But strange moments do pop up more than once as a result of the band's stylistic shift. The somber instrumental piece "Yellow Stone" is certainly in character for the band, given how their melancholic guitar-driven interlude "The Silver Cord" from The Way of All Flesh sounded. But it still seems completely crazy that they would place an acoustic ambient/folk song at the very end of the album, especially one that lasts for as long as it does (almost 4 minutes, in this case). But "Liberation" does represent this album's experimentation nicely, and the preceding track "Low Lands" is another odd song that emphasizes a doom-laden atmosphere and somber melodies over outright heaviness. If there are any songs here that represent Gojira's more traditional sound from past albums, they would be "Silvera," "Stranded," and "Only Pain." Here, you get to hear all the intense double-bass drumming, heavy guitar distortion from Duplantier and Christian Andreu, and bassist Jean-Michel Labadie's monstrous grooves. This is most notably heard on the fantastic chorus of "Stranded" which subtly slides into a 6/4-time riff while Joe Duplantier belts out some of his most intense harsh vocals yet. But I feel as though the more adventurous songs are also the most exciting ones; they may seem simplistic at first, but despite (and partially because of) their minimalism, they command the listener's full attention through their subtleties. It would also be sensible to mention the event that likely influenced much of this album's tone and style: the tragic loss of Joe and Mario Duplantier's mother, Patricia Rosa. So the somber and downbeat vibe of Magma would certainly make sense because of this as well. While I don't think this is Gojira's best record, and it definitely seems like a transitional one, it's an incredibly exciting one at the same time. It can be tonally inconsistent once in a while, but the unusual experiments and minimalist songwriting choices definitely stick out in a genre filled with technical wizardry and complexity. Magma may be from a different Gojira than we're used to, but it's still an excellent piece of work.

Review by Conor Fynes
4 stars 'Magma' - Gojira (74/100)

Gojira remain crushingly heavier than the vast majority of "commercial" metal bands today. That said, Magma lends the impression they've come closer to quiet introspection than ever before. With that, I get the mixed reaction from fans. For whatever reason, I'm reminded of the way The Mars Volta reinvented themselves in 2009 with Octahedron; they're simply taking their essential style down a more subdued path than we're used to hearing from them.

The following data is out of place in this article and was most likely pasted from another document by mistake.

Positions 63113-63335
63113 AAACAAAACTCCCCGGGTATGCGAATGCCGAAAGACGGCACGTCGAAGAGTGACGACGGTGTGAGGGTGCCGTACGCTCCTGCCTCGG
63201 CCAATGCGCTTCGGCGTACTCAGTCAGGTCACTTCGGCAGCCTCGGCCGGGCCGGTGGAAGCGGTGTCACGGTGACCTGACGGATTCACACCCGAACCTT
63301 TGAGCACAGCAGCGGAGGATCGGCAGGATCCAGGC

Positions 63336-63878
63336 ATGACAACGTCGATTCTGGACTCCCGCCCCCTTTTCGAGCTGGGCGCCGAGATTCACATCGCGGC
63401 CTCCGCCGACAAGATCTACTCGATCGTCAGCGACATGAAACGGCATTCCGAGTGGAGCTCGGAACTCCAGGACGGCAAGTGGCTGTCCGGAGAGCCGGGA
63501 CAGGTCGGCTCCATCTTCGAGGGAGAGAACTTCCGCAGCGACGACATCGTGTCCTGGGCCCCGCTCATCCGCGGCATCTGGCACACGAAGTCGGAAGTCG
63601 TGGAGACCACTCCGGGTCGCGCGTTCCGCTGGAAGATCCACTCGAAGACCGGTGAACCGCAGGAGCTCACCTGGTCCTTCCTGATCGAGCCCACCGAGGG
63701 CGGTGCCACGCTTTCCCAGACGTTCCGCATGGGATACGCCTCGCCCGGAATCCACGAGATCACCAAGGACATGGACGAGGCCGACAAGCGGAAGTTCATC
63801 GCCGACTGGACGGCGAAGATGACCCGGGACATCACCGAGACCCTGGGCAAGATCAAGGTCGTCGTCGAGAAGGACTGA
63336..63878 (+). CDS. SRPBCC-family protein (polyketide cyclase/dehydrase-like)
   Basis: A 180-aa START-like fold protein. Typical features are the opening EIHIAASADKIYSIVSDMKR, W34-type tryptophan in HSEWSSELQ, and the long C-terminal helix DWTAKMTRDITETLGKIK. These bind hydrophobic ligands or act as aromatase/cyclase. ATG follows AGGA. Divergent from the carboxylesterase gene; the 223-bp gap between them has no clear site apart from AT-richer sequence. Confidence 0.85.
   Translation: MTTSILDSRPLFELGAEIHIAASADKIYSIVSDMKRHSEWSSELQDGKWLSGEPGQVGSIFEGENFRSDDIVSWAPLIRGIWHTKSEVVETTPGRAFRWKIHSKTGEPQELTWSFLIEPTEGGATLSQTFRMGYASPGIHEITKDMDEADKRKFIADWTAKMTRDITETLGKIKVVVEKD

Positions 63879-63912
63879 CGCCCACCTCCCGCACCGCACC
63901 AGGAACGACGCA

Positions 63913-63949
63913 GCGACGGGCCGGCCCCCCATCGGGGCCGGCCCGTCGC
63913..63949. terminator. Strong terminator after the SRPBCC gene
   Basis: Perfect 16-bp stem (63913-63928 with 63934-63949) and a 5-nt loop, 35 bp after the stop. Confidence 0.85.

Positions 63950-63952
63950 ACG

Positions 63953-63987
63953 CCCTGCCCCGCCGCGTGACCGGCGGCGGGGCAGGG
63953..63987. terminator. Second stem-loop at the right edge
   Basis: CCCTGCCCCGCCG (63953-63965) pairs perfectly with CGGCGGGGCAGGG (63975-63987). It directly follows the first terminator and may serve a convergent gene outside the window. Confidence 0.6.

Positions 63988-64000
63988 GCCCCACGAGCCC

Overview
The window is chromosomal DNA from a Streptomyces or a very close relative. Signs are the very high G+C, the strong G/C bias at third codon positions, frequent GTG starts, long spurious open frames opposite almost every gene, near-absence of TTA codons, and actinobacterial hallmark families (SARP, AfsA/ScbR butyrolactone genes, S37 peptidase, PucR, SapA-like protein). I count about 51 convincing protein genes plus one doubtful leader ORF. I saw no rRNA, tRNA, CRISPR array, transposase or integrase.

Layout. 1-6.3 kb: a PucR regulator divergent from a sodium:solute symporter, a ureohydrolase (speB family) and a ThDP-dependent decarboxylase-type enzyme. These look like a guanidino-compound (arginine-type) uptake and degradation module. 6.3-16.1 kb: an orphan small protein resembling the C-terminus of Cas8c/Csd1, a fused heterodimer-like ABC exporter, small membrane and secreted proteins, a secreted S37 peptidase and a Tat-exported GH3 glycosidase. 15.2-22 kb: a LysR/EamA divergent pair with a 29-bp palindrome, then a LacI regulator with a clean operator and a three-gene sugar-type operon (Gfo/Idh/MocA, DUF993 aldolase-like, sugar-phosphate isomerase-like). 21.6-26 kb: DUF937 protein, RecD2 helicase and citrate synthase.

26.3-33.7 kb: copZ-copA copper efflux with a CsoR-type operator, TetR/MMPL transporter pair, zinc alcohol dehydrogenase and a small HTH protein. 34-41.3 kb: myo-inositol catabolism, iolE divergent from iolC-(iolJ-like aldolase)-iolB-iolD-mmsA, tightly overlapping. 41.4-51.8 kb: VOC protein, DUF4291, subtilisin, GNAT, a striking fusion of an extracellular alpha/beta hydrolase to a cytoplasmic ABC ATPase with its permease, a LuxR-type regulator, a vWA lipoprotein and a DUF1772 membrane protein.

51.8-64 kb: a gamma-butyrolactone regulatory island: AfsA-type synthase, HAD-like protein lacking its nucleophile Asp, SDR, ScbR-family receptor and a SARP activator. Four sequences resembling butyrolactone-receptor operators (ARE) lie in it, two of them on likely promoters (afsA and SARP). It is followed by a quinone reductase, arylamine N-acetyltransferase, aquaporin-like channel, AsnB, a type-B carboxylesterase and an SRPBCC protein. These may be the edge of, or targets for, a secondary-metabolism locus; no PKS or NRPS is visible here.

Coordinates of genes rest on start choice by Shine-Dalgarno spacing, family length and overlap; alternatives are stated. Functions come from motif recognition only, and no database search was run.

This has been the most interesting time to talk about Gojira at least since the release of The Way of All Flesh in 2008. They had fallen off my personal radar for a few years, and I haven't been enamoured as much with From Mars to Sirius and The Way of All Flesh since around the time the two came out. A polarized reception like Magma's, if anything, seemed like a sign that Gojira might be reinventing themselves in a way that could make them exciting again. A more melodic, atmospheric and airy album could not possibly have been popular with their fanbase, but that's not to say they don't do it really well.

Of any of Gojira's albums, this is definitely the biggest grower-type they've yet released. Because it's not as intensely heavy and urgent as the others, the layers take more time to grow. Considering I've always considered that their sheer heaviness was one of Gojira's best, it really is refreshing to hear them without those extremes. From this, their other defining traits come through more clearly. Their massive-sounding atmosphere still makes it sound like they're recording in an underwater cavern, the progressive grooves are extremely hooky, and the melodic accents carry their weight several times over. Gojira have effectively channelled the same urgency in tighter confines. The writing isn't quite as consistent as it could have been, but there's more than enough solid material here to suggest their change of pace was a good idea.